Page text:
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Fast and Easy Eye Exams Using VR [video]

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Fast and Easy Eye Exams Using VR

Millions of people worldwide have impaired vision that has never been diagnosed by a health professional. Heru is a company that hopes to change all that by providing access to automated vision testing and screening, without the aid of a trained physician.

The company’s re:Vive 2.0 takes advantage of virtual reality (VR) technology to deliver six diagnostic exams in a patient-administered process. These tests include color vision, contrast sensitivity, visual fields, and dark adaptation. The tests are covered by five existing CPT codes so that providers can bill payers for the services.

The system does not require any expensive and complex medical-grade diagnostic furniture, or special rooms set aside for testing. The lightweight VR goggles can be worn under most lighting conditions. Once the wearable is set up, the patient can run through the tests without further assistance. Real-time gaze tracking makes sure that the patient is looking at the appropriate images during the process.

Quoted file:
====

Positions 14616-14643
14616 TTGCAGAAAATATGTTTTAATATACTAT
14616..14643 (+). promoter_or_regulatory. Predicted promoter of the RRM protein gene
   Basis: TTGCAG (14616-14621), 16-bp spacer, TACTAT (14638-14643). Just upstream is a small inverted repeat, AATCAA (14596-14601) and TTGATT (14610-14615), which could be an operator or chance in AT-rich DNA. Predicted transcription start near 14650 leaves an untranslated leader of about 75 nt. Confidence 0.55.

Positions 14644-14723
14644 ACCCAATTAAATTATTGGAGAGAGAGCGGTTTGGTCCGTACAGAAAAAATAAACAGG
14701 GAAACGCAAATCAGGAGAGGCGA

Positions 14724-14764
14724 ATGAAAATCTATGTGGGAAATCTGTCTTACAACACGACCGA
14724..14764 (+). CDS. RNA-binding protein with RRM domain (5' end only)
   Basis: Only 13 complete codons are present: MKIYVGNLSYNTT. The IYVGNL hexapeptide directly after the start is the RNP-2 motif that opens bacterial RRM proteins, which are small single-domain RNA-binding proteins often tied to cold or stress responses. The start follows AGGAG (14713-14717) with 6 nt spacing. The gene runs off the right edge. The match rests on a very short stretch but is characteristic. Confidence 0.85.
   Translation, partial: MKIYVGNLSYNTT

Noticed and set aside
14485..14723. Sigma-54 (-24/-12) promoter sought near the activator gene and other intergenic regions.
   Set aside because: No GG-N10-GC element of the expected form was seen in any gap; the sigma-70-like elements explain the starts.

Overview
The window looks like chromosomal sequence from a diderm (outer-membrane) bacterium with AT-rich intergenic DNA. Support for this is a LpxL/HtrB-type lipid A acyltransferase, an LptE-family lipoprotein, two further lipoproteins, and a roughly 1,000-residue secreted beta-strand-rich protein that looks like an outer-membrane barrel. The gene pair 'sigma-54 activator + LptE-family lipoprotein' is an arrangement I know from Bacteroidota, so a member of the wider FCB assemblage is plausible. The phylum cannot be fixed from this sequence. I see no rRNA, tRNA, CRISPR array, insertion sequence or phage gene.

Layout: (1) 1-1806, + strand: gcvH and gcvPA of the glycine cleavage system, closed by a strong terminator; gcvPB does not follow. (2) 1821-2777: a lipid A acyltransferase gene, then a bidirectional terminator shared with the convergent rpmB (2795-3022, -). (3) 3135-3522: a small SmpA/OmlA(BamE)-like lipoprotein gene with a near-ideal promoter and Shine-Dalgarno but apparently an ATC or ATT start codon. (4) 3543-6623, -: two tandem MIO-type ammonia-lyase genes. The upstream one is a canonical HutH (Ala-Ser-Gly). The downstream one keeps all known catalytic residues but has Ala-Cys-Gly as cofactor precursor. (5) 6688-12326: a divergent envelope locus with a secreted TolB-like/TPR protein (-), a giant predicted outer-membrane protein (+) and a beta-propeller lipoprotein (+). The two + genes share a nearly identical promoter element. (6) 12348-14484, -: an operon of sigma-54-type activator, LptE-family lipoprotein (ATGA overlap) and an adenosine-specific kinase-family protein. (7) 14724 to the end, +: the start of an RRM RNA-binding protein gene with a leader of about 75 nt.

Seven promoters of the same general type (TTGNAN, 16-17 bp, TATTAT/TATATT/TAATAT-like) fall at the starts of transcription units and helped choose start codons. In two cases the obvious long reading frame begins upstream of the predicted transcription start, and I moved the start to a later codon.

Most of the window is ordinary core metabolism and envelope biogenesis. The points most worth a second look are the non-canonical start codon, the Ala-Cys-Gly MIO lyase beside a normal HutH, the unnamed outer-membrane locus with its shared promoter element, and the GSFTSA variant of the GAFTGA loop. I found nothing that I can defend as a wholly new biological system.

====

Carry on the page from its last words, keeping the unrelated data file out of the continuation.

Currently, the FDA-cleared platform is available to health professionals to use as part of their practice. They can use it to screen patients for common problems such as macular degeneration, cataracts, or signs of a stroke. If a problem is detected, physicians can then refer patients to vision professionals. The system is easy to take to other sites, and can be used for in-home screening or in community clinics. The system works with off-the-shelf VR goggles, and only requires Internet service and a WiFi connection. Data is stored in a HIPAA-compliant, encrypted cloud database, as well as synchronized local storage.

While this platform is currently offered only through healthcare professionals, it’s easy to see how this technology could be made available to underserved populations as well as part of comprehensive telehealth services. If it is successful, millions of people might not have to live with undiagnosed and untreated vision impairments.

* This article was originally published here

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